Radiotherapy activated materials for enhanced cancer treatments

Lead Research Organisation: University of Nottingham
Department Name: Sch of Pharmacy


Cancer remains one of the most significant causes of mortality worldwide, with 8.2 million deaths and 14.1 million new cases reported in 2012 alone (World Health Organization, 2012:, and a cost to the EU of 126 billion Euros in 2009. Chemotherapy is currently a major approach for treating cancer but a continuing concern is the inability to deliver therapeutic doses of drug directly to cancer cells without affecting normal cells. A new generation of medicines is needed to address the current shortcomings and to target complexities associated with differing cancer types, disease progression and tumour anatomies. The focus of this project is triple negative breast cancer (TNBC) which affects 12% of the 1.4 million newly-diagnosed breast cancer cases each year. There are very limited treatment options for TNBC because this form of cancer does not express any of the three biomarkers that are targeted by current therapies (including drugs such as Herceptin). For this Fellowship project we target TNBC with new chemotherapeutics which have been specifically designed to operate alongside radiotherapy, to exploit some changes in biology which occur during and after radiation damage. It is estimated that ~ 60% of cancer patients will receive radiotherapy, yet to date, chemotherapeutics have rarely been designed to recognise this clinical fact. The project will therefore explore a new and powerful means to combine radiation and chemistry to target cells which would otherwise evade therapy.

Planned Impact

Impact from the Fellowship will arise through new materials for an important unmet medical need, but also through a change in 'research culture' for the Fellowship team. We are building on some established chemistries but with some new components specifically targeted to the therapeutic regimens currently in use in the clinic. One of the main drivers for impact will be the embedding of the Fellowship within the industrial pharmaceutical development pathway, such that lab formulations designed to exploit biological mechanisms observed in the clinic are rapidly taken to go/no go decisions in the industry context. Health economics and regulatory decisions are included in the efficacy review of the new materials from the start - a significant departure from normal academic lab end-points.

Outreach and Advocacy will involve the full Fellowship team. We have experience of science outreach (YouTube, Royal College of Art, Science Festivals) and will work with oncology experts including John Saunders and Breast Cancer Now to establish appropriate outreach mechanisms for the sensitive subject of cancer.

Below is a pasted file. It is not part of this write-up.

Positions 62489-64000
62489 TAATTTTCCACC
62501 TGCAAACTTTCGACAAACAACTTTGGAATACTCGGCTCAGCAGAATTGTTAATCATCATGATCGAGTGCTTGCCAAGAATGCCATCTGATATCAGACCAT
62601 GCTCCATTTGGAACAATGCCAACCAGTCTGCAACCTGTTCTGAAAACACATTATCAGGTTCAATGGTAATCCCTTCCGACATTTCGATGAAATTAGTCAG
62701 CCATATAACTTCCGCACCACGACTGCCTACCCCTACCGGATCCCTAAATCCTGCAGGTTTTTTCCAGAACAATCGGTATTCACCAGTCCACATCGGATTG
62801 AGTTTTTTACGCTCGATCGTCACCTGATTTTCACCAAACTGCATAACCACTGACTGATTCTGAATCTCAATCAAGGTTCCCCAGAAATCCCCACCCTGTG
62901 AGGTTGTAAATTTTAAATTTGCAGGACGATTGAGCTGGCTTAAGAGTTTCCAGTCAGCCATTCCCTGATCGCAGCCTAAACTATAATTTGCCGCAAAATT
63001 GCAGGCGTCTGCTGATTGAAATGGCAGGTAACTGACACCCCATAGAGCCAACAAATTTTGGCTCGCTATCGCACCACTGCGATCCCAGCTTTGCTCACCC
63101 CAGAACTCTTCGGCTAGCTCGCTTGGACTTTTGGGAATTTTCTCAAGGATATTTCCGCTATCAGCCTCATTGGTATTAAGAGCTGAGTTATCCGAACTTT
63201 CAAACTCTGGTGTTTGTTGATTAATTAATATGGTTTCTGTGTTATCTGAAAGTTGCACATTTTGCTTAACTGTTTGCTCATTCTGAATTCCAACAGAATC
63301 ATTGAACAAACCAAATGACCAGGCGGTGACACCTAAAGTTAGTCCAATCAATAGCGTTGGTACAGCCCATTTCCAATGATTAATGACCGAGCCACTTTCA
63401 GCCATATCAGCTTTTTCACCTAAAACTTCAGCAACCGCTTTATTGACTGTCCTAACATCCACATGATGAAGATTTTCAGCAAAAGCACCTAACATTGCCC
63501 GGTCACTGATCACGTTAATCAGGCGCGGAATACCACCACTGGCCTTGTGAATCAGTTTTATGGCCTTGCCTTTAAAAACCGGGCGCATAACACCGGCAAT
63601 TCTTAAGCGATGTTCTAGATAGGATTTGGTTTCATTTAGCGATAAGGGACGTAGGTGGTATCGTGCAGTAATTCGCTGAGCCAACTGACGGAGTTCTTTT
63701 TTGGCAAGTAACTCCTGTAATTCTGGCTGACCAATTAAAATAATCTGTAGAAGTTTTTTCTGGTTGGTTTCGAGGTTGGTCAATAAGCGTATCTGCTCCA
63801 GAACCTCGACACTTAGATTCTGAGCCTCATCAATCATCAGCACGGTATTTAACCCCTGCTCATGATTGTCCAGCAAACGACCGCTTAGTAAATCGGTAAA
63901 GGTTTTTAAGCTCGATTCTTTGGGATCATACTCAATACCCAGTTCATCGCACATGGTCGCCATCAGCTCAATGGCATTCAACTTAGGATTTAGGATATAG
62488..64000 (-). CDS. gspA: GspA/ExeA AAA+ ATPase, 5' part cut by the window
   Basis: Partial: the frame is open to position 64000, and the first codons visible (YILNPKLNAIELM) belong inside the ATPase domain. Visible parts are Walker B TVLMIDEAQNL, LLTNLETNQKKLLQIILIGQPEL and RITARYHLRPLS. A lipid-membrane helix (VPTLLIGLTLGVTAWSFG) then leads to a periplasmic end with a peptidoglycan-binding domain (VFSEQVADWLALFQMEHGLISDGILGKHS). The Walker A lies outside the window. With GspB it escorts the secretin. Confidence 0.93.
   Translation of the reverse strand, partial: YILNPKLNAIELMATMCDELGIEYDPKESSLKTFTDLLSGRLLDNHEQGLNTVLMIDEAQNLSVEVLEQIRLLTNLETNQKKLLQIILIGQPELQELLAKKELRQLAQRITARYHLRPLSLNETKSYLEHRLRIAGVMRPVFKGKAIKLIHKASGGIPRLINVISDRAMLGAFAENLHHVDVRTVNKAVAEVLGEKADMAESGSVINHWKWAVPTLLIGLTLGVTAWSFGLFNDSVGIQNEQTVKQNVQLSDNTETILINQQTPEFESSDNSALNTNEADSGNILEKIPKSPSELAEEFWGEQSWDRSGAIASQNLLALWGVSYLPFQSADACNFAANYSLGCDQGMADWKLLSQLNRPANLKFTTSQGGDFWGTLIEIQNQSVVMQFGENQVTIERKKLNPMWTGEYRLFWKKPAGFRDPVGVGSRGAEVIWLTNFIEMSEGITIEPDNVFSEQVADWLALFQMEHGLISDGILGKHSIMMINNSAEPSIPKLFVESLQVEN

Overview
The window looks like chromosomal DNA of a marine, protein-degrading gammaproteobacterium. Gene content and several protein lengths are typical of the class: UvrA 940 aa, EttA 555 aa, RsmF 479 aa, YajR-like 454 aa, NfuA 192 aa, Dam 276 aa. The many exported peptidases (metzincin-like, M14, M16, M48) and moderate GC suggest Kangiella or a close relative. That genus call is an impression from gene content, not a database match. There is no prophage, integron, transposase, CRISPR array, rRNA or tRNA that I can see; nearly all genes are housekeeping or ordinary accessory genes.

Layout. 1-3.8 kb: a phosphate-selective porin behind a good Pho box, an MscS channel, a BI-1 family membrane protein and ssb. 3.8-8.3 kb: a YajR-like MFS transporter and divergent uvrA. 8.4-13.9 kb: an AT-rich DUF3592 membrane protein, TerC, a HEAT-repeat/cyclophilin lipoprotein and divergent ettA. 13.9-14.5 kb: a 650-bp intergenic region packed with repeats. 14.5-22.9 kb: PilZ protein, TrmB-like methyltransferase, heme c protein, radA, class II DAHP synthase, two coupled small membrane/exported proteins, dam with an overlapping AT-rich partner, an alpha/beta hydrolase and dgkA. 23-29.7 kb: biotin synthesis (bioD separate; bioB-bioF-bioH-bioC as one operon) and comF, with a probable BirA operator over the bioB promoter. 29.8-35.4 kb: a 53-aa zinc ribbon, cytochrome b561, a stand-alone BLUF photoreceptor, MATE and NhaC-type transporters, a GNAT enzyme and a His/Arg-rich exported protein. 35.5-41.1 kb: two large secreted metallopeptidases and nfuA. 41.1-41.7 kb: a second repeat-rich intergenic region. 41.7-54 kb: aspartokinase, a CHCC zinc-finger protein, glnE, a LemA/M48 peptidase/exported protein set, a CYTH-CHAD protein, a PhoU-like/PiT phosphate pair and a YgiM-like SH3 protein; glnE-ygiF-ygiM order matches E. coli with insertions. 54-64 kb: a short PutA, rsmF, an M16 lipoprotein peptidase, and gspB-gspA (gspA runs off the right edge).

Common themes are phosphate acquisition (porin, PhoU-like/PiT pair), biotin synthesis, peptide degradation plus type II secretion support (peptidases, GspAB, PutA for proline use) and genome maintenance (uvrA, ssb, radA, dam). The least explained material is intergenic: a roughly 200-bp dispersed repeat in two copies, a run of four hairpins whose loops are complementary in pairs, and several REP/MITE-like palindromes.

The medical needs for breast cancer are all too apparent, with > 1.4 million new cases per year, and ~ 200,000 in the Triple negative classes. In addition to the mortality and morbidity, the affects on patients' families, there are economic losses of ~£1.5 bn due to breast cancer in the UK alone. This project is aimed to have technologies fast-tracked to new medicines via the combination of radiobiology-inspired therapies and innovative chemistry formulations.
The project may in the long term also impact on other cancers such as non-small-cell lung cancers. The difficulties of delivering drugs to these cancers by inhalation have meant that many injectable formulations for treating lung cancers are being developed. These include Abraxane and BIND-014 (both in Phase II trials). However, neither Abraxane or BIND-014 have drug release mechanisms which take account of the changd biology of radiation treated cells. As with TNBC, there is a compelling case for new formulations of drugs which could be activated in radiation-treated cells.

Impact also lies in encouraging and retaining key skills and investment opportunities in the UK. Government figures show that the chemicals and pharmaceuticals sectors alone made up 1.9% of gross value added to the UK economy in 2011 (total value of chemicals and pharma ~ £27bn). This project will contribute to the increasing need for Advanced Materials in Healthcare Technologies: as noted in the recent EPSRC Materials Review "UK businesses that produce and process materials have a turnover of around £170bn pa, represent 15% of the country's GDP and have exports valued at ~£50bn. A real opportunity exists for the UK in developing materials designed for targeted applications, reducing lead times from discovery to market and focusing on sustainability." Pharmaceutical products are a vital part of any materials strategy, and the polymer-based implant cancer drug, Zoladex, is a key indicator of the need for continuing investment in biomedical materials. AstraZeneca have invested £120 million in a new facility at Macclesfield, UK plant to meet continuing global demand for Zoladex, which is one of the world's leading therapies for prostate cancer and is also indicated for breast cancer. It is currently AstraZeneca's fifth largest selling drug with annual sales of ~ $1 billion.